Non-Hodgkin’s lymphoma is a disease that can be approached from different treatment alternatives. However, its prognosis depends on the type of lymphoma in question, with the most aggressive ones being the most responsive to therapy.
When a person receives a diagnosis of Non-Hodgkin’s lymphoma, it is important that both the patient and his or her family are aware of the treatments available, as well as the prognosis of the disease. Information, as long as it is obtained from reliable sources, provides power and certainty to people affected by pathologies such as this one. Therefore, in this article we will try to collect the medical interventions available for this disease, as well as information about the prognosis that can be expected.
What treatments are used to cure Non-Hodgkin’s lymphoma?
Essentially, there are four main treatments to intervene on Non-Hodgkin’s lymphoma. The choice of one or the other will depend on several factors, such as the type and stage of the lymphoma, the possible side effects or the patient’s preferences and general condition. In addition, it is common for the different treatments to be combined with each other in various ways. These are as follows:
This is the main treatment, and consists of the use of drugs to destroy the cancerous cells so that they stop growing and proliferating.
In this case, the treatment aims to strengthen the body’s natural defenses, so that the immune system can be stronger when it comes to fighting cancer.
3. Targeted therapy
This type of therapy targets specific cancer genes or proteins. The goal is to slow the growth and spread of cancer cells, while minimizing possible damage to healthy cells.
4. Radiation therapy
This treatment involves using high-powered X-rays, electrons or protons to destroy the cancer cells.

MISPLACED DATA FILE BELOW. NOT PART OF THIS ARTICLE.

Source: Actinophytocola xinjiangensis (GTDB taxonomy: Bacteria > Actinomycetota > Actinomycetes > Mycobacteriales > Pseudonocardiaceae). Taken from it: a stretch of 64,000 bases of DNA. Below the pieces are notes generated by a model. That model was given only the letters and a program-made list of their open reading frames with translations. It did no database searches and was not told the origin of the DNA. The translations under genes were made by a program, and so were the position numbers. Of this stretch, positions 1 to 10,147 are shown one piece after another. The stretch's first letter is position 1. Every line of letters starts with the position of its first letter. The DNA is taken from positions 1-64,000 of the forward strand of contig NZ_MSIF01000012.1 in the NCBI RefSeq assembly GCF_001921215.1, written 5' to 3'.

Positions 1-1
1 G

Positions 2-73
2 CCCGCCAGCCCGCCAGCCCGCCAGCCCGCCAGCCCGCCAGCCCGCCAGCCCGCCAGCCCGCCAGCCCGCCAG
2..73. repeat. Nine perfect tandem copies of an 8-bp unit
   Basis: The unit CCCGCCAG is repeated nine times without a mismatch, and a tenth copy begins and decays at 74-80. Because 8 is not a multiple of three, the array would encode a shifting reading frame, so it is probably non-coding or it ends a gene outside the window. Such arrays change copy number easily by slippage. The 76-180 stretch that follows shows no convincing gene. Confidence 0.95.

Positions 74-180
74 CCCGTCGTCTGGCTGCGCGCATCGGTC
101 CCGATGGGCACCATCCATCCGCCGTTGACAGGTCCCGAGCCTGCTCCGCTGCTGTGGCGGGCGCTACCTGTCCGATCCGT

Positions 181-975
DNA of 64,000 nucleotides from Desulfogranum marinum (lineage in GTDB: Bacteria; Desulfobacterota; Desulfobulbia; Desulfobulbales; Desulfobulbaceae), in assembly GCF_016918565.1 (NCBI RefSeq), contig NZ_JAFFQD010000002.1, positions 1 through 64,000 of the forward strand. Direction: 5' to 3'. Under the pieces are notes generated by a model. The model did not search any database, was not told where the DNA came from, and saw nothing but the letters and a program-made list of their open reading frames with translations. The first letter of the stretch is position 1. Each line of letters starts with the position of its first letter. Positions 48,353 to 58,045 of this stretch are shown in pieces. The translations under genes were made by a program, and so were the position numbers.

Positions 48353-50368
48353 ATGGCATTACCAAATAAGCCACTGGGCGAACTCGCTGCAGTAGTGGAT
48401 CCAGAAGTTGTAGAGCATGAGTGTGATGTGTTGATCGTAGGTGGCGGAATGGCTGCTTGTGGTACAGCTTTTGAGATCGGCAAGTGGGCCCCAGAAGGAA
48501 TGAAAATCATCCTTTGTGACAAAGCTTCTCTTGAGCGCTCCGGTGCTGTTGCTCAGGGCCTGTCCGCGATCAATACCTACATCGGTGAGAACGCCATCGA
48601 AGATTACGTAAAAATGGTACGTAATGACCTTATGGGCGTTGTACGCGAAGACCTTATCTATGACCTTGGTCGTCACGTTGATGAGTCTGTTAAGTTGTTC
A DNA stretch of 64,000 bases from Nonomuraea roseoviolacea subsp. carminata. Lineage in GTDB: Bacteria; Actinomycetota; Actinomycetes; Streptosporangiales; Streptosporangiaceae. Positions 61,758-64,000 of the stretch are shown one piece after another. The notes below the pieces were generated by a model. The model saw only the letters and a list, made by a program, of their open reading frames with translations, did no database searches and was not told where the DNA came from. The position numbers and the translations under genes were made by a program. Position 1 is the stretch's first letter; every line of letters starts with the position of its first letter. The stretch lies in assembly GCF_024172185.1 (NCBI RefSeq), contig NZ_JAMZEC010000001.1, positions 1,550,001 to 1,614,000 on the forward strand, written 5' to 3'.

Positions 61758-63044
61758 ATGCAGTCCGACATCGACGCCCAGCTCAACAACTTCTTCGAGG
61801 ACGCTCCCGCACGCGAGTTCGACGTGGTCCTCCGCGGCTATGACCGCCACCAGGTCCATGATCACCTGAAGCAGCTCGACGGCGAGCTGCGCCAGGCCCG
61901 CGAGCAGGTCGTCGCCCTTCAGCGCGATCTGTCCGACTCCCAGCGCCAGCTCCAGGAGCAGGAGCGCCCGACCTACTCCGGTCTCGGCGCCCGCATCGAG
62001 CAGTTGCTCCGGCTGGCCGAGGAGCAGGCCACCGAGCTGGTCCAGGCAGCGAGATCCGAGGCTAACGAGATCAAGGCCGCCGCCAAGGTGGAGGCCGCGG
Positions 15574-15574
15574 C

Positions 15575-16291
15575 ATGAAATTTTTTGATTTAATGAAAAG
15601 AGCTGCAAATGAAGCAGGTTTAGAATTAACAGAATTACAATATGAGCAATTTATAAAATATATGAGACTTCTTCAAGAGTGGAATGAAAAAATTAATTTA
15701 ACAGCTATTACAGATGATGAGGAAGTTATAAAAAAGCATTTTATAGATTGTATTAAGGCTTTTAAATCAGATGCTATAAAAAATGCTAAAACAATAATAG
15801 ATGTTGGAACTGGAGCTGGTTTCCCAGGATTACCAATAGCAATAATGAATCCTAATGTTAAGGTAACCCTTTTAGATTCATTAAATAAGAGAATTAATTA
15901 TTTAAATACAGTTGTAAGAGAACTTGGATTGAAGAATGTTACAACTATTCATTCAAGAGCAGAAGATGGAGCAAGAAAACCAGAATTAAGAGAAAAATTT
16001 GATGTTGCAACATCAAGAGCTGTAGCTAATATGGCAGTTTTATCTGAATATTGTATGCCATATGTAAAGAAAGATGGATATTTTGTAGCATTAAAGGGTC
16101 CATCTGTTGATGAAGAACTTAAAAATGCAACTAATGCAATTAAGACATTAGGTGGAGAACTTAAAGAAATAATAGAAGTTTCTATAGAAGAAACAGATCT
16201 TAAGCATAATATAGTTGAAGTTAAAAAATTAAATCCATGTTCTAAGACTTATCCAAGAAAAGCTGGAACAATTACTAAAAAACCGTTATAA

What is the prognosis of Non-Hodgkin’s lymphoma?
In general, there is no overall prognosis for all patients with Non-Hodgkin’s lymphoma. However, the expected disease progression can be defined according to the type of Non-Hodgkin’s lymphoma at issue.
These lymphomas are characterized by very accelerated growth, which is accompanied by obvious and sudden clinical symptoms. Surprisingly, these usually show a good response to treatment, so their prognosis is usually more positive.
This type of lymphoma has a less aggressive character, so instead of making an explosive onset it usually follows a more stable course. Although they are difficult to cure, in some cases it is possible that they can be kept under control with proper medical supervision.
The RESILIENCE project and non-Hodgkin lymphoma
RESILIENCE aims to reduce the incidence of heart failure in patients who have survived cancer. Anthracyclines remain the first-line treatment for many types of cancer, but up to 35% of patients who receive them develop cardiac toxicity and heart failure.
Therefore, the RESILIENCE project is focused on patients with non-Hodgkin’s lymphoma who will receive anthracycline chemotherapy (at least 5 cycles). The goal is to develop an intervention aimed at reducing this consequence of treatment and improving the quality of life of patients. All this by means of Remote Ischemic Conditioning, known by its abbreviation in English as RIC. Using a device similar to blood pressure monitoring, the aim is to interrupt circulation in the arm to send signals to the heart and make it more resistant to possible threats, such as anthracycline toxicity.
If you want to know more about the RESILIENCE project and how it affects patients with Non-Hodgkin’s lymphoma, please contact us!